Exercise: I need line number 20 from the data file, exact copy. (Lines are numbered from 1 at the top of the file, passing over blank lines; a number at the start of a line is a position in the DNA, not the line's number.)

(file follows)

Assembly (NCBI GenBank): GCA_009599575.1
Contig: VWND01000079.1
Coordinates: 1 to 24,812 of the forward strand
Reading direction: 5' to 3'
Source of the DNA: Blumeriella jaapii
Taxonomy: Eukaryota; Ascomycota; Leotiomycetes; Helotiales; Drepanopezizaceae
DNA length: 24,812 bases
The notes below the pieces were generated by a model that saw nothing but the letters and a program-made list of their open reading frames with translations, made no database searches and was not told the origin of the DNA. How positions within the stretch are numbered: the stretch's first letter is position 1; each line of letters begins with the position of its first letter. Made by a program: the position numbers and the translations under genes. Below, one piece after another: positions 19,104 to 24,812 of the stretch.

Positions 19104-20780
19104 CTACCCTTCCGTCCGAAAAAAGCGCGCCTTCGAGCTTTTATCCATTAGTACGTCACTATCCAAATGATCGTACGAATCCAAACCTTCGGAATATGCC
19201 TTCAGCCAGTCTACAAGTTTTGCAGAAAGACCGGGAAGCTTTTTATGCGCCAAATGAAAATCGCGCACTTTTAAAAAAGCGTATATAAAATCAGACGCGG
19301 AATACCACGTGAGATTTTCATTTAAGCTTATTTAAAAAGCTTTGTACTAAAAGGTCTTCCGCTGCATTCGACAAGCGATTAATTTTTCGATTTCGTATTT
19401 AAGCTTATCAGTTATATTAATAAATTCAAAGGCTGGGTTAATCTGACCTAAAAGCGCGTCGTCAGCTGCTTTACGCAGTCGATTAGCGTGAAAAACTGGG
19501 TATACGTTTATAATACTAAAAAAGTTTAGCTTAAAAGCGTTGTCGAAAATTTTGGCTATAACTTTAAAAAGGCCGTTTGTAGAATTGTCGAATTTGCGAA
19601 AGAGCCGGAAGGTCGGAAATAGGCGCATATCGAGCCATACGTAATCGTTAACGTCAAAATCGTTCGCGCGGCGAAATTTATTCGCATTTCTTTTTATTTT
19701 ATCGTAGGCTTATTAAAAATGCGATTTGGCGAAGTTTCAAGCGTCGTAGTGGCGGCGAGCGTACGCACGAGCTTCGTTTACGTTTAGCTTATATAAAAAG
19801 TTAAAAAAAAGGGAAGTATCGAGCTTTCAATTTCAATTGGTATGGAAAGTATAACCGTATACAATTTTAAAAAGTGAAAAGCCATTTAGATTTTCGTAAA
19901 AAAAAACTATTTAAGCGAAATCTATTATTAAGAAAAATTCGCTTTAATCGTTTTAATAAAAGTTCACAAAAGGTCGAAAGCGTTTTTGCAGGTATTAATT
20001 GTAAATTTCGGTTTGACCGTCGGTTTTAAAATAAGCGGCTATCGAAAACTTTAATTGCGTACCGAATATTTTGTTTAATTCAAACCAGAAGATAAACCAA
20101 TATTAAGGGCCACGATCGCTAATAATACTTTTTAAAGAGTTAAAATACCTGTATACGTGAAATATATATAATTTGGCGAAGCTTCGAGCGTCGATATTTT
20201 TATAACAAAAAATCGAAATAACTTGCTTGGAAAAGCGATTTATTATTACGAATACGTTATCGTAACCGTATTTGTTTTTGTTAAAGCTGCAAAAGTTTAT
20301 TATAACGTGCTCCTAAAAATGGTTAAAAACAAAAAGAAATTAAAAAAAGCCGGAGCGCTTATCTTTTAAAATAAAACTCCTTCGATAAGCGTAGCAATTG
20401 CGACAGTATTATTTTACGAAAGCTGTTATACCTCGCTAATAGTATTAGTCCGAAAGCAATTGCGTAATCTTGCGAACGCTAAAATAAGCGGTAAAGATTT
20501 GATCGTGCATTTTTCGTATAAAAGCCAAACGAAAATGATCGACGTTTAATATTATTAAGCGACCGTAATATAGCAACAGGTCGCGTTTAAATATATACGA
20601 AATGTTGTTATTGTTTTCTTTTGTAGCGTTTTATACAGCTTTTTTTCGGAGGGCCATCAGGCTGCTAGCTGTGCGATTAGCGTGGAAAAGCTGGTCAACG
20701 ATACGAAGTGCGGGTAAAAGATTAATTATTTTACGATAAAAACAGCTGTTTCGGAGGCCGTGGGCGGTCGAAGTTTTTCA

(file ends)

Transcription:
20101 TATTAAGGGCCACGATCGCTAATAATACTTTTTAAAGAGTTAAAATACCTGTATACGTGAAATATATATAATTTGGCGAAGCTTCGAGCGTCGATATTTT